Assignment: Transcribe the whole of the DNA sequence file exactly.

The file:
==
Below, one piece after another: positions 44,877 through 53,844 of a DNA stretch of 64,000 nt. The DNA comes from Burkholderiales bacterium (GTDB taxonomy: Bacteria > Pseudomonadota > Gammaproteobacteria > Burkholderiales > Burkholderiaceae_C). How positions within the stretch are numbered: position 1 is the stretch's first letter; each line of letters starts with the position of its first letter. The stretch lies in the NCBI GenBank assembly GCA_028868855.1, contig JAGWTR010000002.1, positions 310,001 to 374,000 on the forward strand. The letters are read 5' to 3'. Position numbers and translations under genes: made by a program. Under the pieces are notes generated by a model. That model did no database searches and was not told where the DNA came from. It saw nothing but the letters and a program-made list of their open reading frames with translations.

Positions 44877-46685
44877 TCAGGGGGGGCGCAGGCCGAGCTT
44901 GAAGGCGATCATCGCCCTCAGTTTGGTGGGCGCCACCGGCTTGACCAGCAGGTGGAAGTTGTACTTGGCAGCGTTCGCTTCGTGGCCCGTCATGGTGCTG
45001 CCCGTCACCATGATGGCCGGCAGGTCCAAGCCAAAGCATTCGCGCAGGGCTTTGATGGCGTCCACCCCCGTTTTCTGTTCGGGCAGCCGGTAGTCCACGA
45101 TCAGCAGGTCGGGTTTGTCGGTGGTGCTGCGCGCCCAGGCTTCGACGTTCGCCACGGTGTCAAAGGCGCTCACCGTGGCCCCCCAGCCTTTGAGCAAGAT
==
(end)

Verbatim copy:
Below, one piece after another: positions 44,877 through 53,844 of a DNA stretch of 64,000 nt. The DNA comes from Burkholderiales bacterium (GTDB taxonomy: Bacteria > Pseudomonadota > Gammaproteobacteria > Burkholderiales > Burkholderiaceae_C). How positions within the stretch are numbered: position 1 is the stretch's first letter; each line of letters starts with the position of its first letter. The stretch lies in the NCBI GenBank assembly GCA_028868855.1, contig JAGWTR010000002.1, positions 310,001 to 374,000 on the forward strand. The letters are read 5' to 3'. Position numbers and translations under genes: made by a program. Under the pieces are notes generated by a model. That model did no database searches and was not told where the DNA came from. It saw nothing but the letters and a program-made list of their open reading frames with translations.

Positions 44877-46685
44877 TCAGGGGGGGCGCAGGCCGAGCTT
44901 GAAGGCGATCATCGCCCTCAGTTTGGTGGGCGCCACCGGCTTGACCAGCAGGTGGAAGTTGTACTTGGCAGCGTTCGCTTCGTGGCCCGTCATGGTGCTG
45001 CCCGTCACCATGATGGCCGGCAGGTCCAAGCCAAAGCATTCGCGCAGGGCTTTGATGGCGTCCACCCCCGTTTTCTGTTCGGGCAGCCGGTAGTCCACGA
45101 TCAGCAGGTCGGGTTTGTCGGTGGTGCTGCGCGCCCAGGCTTCGACGTTCGCCACGGTGTCAAAGGCGCTCACCGTGGCCCCCCAGCCTTTGAGCAAGAT